Suez Canal: Shipping rates surge with blockage likely to remain for weeks
Shipping rates for oil product tankers have nearly doubled this week due to the ongoing Suez Canal blockage, and several vessels were diverted away from the vital waterway as a giant container ship remained wedged between both banks.
A huge container ship blocking the Suez Canal like a "beached whale" may take weeks to free, the salvage company said, as officials stopped all ships entering the channel on Thursday (March 25) in a new setback for global trade. It was originally expected that it may only take a couple of days to dislodge it.
While it is unclear what the impact on perishables trade is, it is likely that some of Europe's fresh produce imports will be affected, such as table grapes from India and other fruits from Asian countries.
Work to dislodge the massive Ever Given container vessel blocking the Suez Canal will take until at least Wednesday next week, Straits Times reported, according to people familiar with the rescue efforts.
Dredgers will need to move between 15,000 to 20,000 cubic meters of sand in order to reach a depth of 12 to 16 meters - eight times the size of an Olympic swimming pool - to allow the ship to float, the Suez Canal Authority said on Thursday.
"In addition to the dredgers already on site a specialized suction dredger is now with the vessel and will shortly begin work. This dredger can shift 2,000 cubic meters of material every hour," Bernhard Schulte Shipmanagement, the technical manager of the Ever Given said in a statement.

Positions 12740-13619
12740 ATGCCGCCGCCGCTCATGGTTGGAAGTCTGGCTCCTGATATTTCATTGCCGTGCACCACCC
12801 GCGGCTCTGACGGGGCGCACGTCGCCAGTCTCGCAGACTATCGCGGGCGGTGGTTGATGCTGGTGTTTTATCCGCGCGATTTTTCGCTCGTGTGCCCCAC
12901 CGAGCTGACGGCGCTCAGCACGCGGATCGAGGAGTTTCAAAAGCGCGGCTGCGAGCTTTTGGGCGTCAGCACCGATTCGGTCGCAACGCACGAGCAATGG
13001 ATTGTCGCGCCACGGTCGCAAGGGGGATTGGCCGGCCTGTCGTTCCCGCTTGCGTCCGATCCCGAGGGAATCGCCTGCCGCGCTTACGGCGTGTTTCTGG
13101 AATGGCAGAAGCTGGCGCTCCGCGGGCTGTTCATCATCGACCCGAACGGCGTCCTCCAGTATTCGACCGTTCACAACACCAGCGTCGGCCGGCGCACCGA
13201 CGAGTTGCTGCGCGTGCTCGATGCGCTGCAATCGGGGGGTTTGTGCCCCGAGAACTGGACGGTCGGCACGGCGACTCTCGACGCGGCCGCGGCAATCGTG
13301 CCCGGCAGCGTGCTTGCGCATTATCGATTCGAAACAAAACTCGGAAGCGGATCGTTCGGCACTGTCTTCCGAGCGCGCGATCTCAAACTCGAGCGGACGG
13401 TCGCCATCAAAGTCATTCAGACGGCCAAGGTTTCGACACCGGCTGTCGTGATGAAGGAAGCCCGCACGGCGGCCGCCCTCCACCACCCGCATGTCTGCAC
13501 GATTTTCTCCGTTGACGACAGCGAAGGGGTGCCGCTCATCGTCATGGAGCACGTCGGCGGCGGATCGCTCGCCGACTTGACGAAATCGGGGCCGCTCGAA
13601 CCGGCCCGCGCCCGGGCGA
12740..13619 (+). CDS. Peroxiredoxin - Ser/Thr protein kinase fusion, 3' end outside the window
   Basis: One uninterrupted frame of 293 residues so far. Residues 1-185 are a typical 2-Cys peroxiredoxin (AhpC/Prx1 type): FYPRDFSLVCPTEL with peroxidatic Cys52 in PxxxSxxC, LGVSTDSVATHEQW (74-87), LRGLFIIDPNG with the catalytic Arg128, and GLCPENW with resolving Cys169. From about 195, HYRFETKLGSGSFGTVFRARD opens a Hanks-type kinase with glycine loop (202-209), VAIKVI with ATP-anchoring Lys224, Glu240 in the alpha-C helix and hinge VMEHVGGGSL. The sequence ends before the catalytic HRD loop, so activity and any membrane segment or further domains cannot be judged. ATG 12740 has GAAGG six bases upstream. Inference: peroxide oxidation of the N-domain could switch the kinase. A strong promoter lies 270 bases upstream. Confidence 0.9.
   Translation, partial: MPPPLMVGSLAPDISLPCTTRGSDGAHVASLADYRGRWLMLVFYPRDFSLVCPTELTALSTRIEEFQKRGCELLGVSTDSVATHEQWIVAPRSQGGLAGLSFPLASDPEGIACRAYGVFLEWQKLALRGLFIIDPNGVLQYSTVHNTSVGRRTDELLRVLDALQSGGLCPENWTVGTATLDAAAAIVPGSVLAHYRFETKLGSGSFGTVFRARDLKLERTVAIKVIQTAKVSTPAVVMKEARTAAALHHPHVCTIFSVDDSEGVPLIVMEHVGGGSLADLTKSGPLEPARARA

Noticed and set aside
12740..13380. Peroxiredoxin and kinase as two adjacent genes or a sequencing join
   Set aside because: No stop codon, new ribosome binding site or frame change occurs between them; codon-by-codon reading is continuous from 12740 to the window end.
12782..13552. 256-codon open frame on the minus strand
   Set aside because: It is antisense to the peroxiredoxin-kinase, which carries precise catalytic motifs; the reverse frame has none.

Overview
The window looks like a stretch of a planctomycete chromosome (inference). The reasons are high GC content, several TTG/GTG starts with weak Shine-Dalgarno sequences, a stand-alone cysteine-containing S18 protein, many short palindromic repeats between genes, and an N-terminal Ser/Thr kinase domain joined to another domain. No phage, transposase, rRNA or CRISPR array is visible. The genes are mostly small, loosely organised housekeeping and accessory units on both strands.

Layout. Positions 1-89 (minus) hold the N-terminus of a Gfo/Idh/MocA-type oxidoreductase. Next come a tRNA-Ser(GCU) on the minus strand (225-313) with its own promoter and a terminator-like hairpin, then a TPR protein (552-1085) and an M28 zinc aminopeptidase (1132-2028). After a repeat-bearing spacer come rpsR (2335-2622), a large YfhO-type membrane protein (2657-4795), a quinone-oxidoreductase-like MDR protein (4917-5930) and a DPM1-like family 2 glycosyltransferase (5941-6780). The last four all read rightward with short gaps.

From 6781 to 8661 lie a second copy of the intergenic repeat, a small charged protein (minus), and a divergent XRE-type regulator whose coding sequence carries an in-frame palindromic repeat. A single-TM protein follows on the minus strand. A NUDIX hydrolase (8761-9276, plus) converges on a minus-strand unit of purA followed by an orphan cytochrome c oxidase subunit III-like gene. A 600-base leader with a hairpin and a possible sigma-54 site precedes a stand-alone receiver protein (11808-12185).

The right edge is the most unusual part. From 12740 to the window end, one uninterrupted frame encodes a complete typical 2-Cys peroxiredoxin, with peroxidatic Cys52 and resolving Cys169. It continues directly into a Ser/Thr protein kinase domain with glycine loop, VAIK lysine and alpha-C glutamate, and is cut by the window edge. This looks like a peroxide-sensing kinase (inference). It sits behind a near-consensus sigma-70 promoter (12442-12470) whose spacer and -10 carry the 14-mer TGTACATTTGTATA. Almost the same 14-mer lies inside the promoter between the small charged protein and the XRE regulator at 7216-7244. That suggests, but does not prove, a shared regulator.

On Thursday, 238 vessels were queued up, up from 186 Wednesday, according to Bloomberg data. Ever Given has not moved and operations to re-float were still ongoing earlier in the afternoon, according to Inchcape Shipping Services.
Shipping rates are already skyrocketing, with the cost to ship a 40-foot container from China to Europe having climbed to about US$8,000 (S$10,870), almost quadruple the figure a year ago. Suezmax vessels, which typically carry 1 million barrels of oil, are now getting about US$17,000 a day, the most since June 2020.
Two liquefied natural gas tankers loaded in the US and bound for Asian markets appear to have changed course in the mid-Atlantic and are now heading around Africa to avoid gridlock in the Suez waterway.